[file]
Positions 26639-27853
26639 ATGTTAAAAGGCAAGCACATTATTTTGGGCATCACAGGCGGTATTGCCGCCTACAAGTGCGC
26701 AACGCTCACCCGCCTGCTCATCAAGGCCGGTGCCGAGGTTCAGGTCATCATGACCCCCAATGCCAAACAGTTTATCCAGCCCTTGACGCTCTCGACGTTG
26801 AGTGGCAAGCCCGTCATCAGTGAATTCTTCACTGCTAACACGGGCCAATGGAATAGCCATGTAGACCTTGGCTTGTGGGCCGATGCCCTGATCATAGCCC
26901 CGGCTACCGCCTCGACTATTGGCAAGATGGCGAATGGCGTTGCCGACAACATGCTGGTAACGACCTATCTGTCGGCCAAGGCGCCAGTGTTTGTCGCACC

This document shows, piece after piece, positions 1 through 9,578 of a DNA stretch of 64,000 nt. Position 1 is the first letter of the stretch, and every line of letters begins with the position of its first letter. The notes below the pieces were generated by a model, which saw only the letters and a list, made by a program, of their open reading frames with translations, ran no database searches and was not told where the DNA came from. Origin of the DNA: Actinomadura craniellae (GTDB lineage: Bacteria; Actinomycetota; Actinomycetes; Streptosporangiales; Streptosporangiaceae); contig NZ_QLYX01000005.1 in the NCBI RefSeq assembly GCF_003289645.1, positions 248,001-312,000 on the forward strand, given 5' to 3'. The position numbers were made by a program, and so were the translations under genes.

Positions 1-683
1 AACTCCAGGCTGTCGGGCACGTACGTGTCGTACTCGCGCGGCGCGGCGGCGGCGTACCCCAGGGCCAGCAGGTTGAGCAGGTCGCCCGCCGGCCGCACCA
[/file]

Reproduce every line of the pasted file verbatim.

Positions 26639-27853
26639 ATGTTAAAAGGCAAGCACATTATTTTGGGCATCACAGGCGGTATTGCCGCCTACAAGTGCGC
26701 AACGCTCACCCGCCTGCTCATCAAGGCCGGTGCCGAGGTTCAGGTCATCATGACCCCCAATGCCAAACAGTTTATCCAGCCCTTGACGCTCTCGACGTTG
26801 AGTGGCAAGCCCGTCATCAGTGAATTCTTCACTGCTAACACGGGCCAATGGAATAGCCATGTAGACCTTGGCTTGTGGGCCGATGCCCTGATCATAGCCC
26901 CGGCTACCGCCTCGACTATTGGCAAGATGGCGAATGGCGTTGCCGACAACATGCTGGTAACGACCTATCTGTCGGCCAAGGCGCCAGTGTTTGTCGCACC

This document shows, piece after piece, positions 1 through 9,578 of a DNA stretch of 64,000 nt. Position 1 is the first letter of the stretch, and every line of letters begins with the position of its first letter. The notes below the pieces were generated by a model, which saw only the letters and a list, made by a program, of their open reading frames with translations, ran no database searches and was not told where the DNA came from. Origin of the DNA: Actinomadura craniellae (GTDB lineage: Bacteria; Actinomycetota; Actinomycetes; Streptosporangiales; Streptosporangiaceae); contig NZ_QLYX01000005.1 in the NCBI RefSeq assembly GCF_003289645.1, positions 248,001-312,000 on the forward strand, given 5' to 3'. The position numbers were made by a program, and so were the translations under genes.

Positions 1-683
1 AACTCCAGGCTGTCGGGCACGTACGTGTCGTACTCGCGCGGCGCGGCGGCGGCGTACCCCAGGGCCAGCAGGTTGAGCAGGTCGCCCGCCGGCCGCACCA